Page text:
I was saying, "Where is he?" If he wasn't coming to my door and knocking on it on a Wednesday night, I thought I'd never find him. I was looking, I told myself, so why isn't he coming? And I hated when people would say, "It will happen when you least expect it."
I said, "When is that?" I always expect it. I go to the gynecologist's office and I expect it. There's nothing worse than happy couples counseling you on finding love. But I had stopped living because of it. In this book, and at the beginning, in the first 10 dates, I'm dating, I'm out there, I'm getting my heart broken, and I'm doing what everyone is telling me to do to meet a man. But I wasn't living.
I had to learn that life was my adventure to be had. I could either focus on "him," or I could live. I went back to school for fund-raising because I was working at a nonprofit. I started riding horses, which I had loved as a little girl, and I started doing all the other things that I was interested in doing -- like going to the sweat lodge -- that I hadn't been doing because I didn't have a partner to do them with. I entered into a spiritual life. Mine was a life of faith and believing that everything was going to be fine. But I was only going to be taken care of if I was out in the world, living it.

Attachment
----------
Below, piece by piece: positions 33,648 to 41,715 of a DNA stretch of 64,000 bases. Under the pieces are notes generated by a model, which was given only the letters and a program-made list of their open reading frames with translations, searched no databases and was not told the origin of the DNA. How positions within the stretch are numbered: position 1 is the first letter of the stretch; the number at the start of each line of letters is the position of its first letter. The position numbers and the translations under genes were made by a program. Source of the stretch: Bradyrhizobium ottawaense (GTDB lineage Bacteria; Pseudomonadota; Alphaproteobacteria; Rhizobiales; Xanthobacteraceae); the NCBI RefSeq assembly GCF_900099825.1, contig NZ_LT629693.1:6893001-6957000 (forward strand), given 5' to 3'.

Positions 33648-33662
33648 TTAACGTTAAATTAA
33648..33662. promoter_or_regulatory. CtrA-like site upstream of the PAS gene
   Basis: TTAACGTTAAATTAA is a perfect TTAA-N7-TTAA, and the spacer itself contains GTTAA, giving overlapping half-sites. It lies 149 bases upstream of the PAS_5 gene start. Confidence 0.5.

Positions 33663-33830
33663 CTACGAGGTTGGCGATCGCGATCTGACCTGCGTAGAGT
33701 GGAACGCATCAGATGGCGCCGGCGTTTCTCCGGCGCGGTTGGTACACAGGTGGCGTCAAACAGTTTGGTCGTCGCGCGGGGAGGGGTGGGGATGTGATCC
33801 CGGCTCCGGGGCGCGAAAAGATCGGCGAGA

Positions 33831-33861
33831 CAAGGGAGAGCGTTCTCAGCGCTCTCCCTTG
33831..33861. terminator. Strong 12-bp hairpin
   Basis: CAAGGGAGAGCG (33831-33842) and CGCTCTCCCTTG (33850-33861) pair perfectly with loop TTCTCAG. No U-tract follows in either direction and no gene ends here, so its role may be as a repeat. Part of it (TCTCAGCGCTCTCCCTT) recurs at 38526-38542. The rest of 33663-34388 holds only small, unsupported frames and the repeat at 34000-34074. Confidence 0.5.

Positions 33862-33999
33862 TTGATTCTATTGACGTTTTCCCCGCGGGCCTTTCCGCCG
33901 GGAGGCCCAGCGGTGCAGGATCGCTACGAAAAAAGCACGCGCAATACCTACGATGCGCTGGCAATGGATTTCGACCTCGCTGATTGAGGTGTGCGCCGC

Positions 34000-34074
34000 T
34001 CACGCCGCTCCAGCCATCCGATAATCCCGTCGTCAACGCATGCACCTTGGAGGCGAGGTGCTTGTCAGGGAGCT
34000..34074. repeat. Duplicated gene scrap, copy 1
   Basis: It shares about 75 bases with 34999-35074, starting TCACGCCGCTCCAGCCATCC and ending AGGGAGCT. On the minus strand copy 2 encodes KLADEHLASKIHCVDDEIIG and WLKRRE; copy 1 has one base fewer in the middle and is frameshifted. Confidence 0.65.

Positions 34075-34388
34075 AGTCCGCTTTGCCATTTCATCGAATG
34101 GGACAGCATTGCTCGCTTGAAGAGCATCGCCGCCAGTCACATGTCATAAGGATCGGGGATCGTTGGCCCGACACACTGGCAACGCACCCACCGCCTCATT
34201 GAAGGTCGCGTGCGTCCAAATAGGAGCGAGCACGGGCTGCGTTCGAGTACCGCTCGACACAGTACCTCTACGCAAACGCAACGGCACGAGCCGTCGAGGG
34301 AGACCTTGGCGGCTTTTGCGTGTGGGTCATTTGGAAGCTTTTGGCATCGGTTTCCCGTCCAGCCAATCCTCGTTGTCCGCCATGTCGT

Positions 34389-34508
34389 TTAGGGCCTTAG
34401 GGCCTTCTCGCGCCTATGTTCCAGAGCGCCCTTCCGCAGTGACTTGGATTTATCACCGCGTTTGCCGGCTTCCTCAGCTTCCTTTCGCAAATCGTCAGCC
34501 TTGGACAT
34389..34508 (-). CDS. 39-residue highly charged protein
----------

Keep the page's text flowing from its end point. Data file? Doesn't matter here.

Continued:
And who was the guy you were looking for?
Well, that changed, too. Before I thought either he had to be a bad boy or a lawyer with a BMW -- and I really wanted him to be both.
I realized through the course of the book that I was looking for someone adventurous and kind who had a spiritual life, too. Someone who had a gratitude for living. I wasn't looking for a player anymore, or the man who cuts through crowds and turns heads, and who everybody listens to. I was looking for someone who adores me, and I wound up finding him.